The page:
Chinese President Xi Jinping doesn't think that the 1992 consensus, the framework that has facilitated 'peace and stability' in the Taiwan Strait over the years, is good enough anymore
After decades of high tensions between Taipei and Beijing and the looming shadow of a devastating war between the United States and China, relations in the Taiwan Strait underwent a major transformation in 2008 with the election of Ma Ying-jeou and the return to power of the Kuomintang (KMT).
Over the seven years that followed Ma’s victory, Taipei and Beijing made substantial strides in liberalizing their interactions, signing 21 bilateral agreements, opening the floodgates of tourism and investment, and facilitating academic exchanges. Amid the cross-strait summits and handshakes, the international community breathed a sigh of relief, optimistic that the old tinderbox could soon be shelved—as long as we ignored, that is, the mounting apprehensions of a segment of Taiwanese society, which saw behind the rapprochement evidence of Beijing’s machinations to bring about “one China.”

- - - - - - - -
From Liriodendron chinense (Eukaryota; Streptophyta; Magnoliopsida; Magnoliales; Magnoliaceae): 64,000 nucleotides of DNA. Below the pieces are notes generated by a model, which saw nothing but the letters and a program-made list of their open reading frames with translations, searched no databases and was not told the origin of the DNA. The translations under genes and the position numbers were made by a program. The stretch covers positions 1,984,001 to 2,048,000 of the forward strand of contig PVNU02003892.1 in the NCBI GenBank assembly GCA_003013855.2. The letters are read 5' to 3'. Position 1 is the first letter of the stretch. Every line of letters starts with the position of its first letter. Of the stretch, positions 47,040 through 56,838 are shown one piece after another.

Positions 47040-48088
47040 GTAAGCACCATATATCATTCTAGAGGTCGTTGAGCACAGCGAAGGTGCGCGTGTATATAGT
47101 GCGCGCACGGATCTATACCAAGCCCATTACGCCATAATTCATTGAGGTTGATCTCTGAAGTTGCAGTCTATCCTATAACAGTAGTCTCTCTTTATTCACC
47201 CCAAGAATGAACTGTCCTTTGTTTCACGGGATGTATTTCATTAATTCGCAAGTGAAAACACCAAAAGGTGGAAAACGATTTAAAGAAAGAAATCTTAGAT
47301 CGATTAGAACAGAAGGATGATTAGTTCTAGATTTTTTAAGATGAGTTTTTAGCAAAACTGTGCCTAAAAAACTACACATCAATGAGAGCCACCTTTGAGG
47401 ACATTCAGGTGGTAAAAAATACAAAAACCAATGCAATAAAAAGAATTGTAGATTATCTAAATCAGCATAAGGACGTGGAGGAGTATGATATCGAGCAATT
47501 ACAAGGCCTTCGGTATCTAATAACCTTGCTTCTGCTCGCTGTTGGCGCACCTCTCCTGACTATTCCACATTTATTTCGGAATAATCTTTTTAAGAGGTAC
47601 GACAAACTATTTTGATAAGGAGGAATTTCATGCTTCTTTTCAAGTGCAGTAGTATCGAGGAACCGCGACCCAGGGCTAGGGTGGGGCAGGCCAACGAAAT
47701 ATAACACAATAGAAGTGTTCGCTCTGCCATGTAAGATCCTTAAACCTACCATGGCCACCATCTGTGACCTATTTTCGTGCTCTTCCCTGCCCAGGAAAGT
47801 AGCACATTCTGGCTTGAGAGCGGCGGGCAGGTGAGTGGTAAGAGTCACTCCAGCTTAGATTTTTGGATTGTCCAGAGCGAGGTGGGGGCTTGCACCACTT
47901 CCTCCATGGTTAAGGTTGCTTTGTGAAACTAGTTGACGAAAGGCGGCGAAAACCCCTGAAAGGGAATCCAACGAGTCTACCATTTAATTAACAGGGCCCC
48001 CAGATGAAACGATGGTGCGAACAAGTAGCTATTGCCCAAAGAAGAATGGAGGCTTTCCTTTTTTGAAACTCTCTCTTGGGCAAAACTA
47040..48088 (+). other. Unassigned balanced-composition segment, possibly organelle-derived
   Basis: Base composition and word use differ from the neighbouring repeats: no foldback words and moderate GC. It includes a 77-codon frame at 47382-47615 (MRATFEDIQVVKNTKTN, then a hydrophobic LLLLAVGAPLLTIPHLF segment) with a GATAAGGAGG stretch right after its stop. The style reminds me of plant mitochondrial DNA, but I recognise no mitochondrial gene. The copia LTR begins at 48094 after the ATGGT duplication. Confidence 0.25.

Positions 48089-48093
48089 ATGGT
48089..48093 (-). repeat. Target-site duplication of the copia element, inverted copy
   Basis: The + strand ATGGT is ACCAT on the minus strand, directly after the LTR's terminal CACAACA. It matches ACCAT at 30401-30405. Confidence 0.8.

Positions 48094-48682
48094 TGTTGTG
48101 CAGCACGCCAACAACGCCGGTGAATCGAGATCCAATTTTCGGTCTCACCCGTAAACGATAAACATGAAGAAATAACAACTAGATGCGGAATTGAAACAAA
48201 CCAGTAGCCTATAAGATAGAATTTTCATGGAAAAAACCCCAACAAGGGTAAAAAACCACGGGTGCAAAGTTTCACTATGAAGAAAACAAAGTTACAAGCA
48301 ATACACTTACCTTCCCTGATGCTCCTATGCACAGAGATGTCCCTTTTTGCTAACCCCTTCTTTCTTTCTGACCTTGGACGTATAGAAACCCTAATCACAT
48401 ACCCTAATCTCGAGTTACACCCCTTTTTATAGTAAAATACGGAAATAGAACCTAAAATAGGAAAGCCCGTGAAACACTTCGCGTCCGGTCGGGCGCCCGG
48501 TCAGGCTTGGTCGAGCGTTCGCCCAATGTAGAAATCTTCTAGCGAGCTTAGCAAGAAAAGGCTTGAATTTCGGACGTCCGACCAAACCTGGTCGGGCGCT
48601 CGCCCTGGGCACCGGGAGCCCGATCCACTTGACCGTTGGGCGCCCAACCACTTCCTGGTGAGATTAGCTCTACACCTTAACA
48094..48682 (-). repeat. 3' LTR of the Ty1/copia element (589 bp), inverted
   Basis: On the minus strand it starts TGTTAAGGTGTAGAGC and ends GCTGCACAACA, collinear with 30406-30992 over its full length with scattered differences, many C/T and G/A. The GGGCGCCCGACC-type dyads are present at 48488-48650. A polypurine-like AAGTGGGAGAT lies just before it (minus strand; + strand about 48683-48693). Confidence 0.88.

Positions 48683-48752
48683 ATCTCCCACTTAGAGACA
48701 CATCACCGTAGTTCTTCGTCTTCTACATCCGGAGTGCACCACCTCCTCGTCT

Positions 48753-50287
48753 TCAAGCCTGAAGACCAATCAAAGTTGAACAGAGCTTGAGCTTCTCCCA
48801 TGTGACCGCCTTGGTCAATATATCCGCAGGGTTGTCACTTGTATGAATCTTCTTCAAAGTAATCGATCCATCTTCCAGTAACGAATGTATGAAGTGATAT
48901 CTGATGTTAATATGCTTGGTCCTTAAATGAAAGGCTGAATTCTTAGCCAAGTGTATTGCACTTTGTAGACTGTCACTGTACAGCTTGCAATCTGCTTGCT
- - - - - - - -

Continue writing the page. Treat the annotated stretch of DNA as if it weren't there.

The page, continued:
[...] Given what has been achieved under the Consensus, it would be logical to assume that Beijing would seek its continuation. However, recent comments by Chinese President and CCP Chairman Xi Jinping, as well as articles appearing in official Chinese media, indicate that the Consensus no longer suffices.
My article, published today in The National Interest, continues here.